Rosetta (spacecraft)

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Rosetta
Rosetta spacecraft
Artist's illustration of Rosetta
Mission typeComet orbiter/lander
OperatorESA
COSPAR ID2004-006A
SATCAT no.28169
Websiteesa.int/rosetta
Mission durationFinal: 12 years, 6 months, 28 days
Spacecraft properties
ManufacturerAstrium
Launch massOrbiter: 2,900 kg (6,400 lb)
Lander: 100 kg (220 lb)
Dry massOrbiter: 1,230 kg (2,710 lb)
Payload massOrbiter: 165 kg (364 lb)
Lander: 27 kg (60 lb)
Dimensions2.8 × 2.1 × 2 m (9.2 × 6.9 × 6.6 ft)
Power850 watts at 3.4 AU[1]
Start of mission
Launch date2 March 2004, 07:17:51 (2004-03-02UTC07:17:51) UTC[2]
RocketAriane 5G+ V-158
Launch siteKourou ELA-3
ContractorArianespace
End of mission
DisposalDeorbited
Last contact30 September 2016, 10:39:28 (2016-09-30UTC10:39:29) UTC SCET
Landing siteSais, Ma'at region[3]
2 years, 55 days of operations at the comet
Flyby of Mars
Closest approach25 February 2007
Distance250 km (160 mi)
Flyby of 2867 Šteins
Closest approach5 September 2008
Distance800 km (500 mi)
Flyby of 21 Lutetia
Closest approach10 July 2010
Distance3,162 km (1,965 mi)
67P/Churyumov–Gerasimenko orbiter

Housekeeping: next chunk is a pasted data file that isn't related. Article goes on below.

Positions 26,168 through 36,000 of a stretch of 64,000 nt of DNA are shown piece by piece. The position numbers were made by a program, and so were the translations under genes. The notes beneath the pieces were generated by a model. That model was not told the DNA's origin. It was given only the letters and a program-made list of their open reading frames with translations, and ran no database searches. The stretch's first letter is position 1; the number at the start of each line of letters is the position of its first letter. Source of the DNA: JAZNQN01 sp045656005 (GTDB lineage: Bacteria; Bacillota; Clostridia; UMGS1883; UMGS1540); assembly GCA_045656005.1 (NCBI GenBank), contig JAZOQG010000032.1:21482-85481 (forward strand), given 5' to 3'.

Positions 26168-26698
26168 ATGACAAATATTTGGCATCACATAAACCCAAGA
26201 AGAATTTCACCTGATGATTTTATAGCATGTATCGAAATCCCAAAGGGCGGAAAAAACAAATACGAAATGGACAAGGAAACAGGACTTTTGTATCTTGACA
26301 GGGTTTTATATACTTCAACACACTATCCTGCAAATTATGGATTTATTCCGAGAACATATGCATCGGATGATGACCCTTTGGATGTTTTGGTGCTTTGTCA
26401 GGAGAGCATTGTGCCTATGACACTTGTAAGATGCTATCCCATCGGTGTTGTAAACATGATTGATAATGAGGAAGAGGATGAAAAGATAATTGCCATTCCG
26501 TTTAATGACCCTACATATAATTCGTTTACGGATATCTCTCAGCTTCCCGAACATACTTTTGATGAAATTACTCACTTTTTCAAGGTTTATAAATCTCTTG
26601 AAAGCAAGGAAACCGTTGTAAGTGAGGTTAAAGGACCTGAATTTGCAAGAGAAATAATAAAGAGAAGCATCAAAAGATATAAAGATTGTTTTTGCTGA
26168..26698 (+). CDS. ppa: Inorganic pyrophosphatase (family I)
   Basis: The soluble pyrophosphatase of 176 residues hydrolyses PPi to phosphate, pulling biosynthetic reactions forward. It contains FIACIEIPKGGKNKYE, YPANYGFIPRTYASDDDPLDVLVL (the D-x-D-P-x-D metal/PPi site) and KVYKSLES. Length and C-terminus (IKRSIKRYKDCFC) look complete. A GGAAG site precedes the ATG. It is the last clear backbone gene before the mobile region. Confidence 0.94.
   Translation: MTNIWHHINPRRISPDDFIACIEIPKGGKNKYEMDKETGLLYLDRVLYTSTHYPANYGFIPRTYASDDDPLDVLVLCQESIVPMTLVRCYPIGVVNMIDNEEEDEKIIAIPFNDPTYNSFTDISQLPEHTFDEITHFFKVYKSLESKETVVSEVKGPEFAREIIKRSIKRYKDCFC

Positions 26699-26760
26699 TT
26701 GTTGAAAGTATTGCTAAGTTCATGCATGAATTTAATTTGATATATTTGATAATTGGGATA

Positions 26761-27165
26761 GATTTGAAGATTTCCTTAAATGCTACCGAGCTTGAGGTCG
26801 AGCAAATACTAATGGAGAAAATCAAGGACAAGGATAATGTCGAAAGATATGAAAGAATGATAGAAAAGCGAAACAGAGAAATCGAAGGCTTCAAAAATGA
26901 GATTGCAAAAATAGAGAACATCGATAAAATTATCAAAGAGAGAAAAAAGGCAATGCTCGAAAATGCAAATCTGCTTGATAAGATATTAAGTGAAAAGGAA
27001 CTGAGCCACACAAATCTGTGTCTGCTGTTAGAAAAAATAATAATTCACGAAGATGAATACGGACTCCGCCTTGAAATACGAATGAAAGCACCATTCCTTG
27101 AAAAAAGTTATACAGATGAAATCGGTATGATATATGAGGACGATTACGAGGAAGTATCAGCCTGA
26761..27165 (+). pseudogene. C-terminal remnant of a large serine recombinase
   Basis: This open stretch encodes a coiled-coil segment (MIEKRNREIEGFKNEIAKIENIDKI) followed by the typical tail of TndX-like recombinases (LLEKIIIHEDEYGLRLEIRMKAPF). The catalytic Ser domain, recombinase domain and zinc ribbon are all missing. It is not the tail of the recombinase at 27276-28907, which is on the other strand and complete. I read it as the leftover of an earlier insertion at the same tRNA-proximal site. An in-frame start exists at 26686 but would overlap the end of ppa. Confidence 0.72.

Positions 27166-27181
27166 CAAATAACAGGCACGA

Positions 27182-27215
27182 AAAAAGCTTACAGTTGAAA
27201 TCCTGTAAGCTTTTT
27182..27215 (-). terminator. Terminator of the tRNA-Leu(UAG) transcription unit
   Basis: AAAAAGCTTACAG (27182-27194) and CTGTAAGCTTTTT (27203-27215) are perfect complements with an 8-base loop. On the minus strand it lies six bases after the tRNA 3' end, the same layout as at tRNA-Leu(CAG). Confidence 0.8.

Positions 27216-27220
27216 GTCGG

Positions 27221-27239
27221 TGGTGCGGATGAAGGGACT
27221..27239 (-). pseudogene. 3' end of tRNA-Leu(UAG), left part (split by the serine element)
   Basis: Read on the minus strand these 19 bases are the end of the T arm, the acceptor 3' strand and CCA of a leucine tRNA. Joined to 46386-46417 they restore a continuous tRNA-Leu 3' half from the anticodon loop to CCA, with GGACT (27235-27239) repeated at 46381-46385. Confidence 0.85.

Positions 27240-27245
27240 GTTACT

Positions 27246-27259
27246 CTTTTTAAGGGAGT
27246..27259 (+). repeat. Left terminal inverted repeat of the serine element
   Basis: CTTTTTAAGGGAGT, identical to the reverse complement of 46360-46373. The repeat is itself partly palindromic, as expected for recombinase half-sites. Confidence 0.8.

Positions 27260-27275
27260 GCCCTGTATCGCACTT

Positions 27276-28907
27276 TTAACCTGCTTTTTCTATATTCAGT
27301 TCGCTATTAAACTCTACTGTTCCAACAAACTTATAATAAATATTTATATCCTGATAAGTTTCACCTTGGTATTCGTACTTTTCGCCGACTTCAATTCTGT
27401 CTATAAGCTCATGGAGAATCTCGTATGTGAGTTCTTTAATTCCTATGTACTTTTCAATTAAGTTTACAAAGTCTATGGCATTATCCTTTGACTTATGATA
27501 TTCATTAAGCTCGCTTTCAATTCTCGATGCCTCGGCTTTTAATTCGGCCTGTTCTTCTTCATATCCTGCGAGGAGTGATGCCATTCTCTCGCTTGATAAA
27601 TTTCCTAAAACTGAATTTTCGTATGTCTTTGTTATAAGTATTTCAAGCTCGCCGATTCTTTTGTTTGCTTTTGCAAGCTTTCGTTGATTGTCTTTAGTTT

Orbital insertion6 August 2014, 09:06 UTC[4]
Orbit parameters
Periapsis29 km (18 mi)
Transponders
BandS band (low gain antenna)
X band (high gain antenna)
Bandwidthfrom 7.8 bit/s (S band)[5]
up to 91 kbit/s (X band)[6]

Rosetta was an ESA space probe. It went on a mission to study the comet 67P/Churyumov–Gerasimenko. The Rosetta mission had two parts: the Rosetta space probe and the Philae lander. The spacecraft was launched on 2 March 2004 by an Ariane 5 rocket. On 12 November 2014 Philae landed but soon lost electrical power and radio contact. Rosetta continued to examine the comet from orbit until 30 September 2016 when it landed.

References[change | change source]

  1. "Rosetta at a glance — technical data and timeline". German Aerospace Center. Archived from the original on 8 January 2014. Retrieved 8 January 2014.
  2. "No. 1 - Rosetta in Good Health". Status Reports. European Space Agency. 4 March 2004. Retrieved 7 October 2016.
  3. Baldwin, Emily (3 October 2016). "Rosetta impact site named Sais". European Space Agency. Retrieved 7 October 2016.
  4. "Rosetta timeline: countdown to comet arrival". European Space Agency. 5 August 2014. Retrieved 6 August 2014.
  5. "No. 2 — Activating Rosetta". European Space Agency. 8 March 2004. Retrieved 8 January 2014.
  6. "We are working on flight control and science operations for Rosetta, now orbiting comet 67P, and Philae, which landed on the comet surface last week. Ask us Anything! AMA!". Reddit. 20 November 2014. Retrieved 21 November 2014.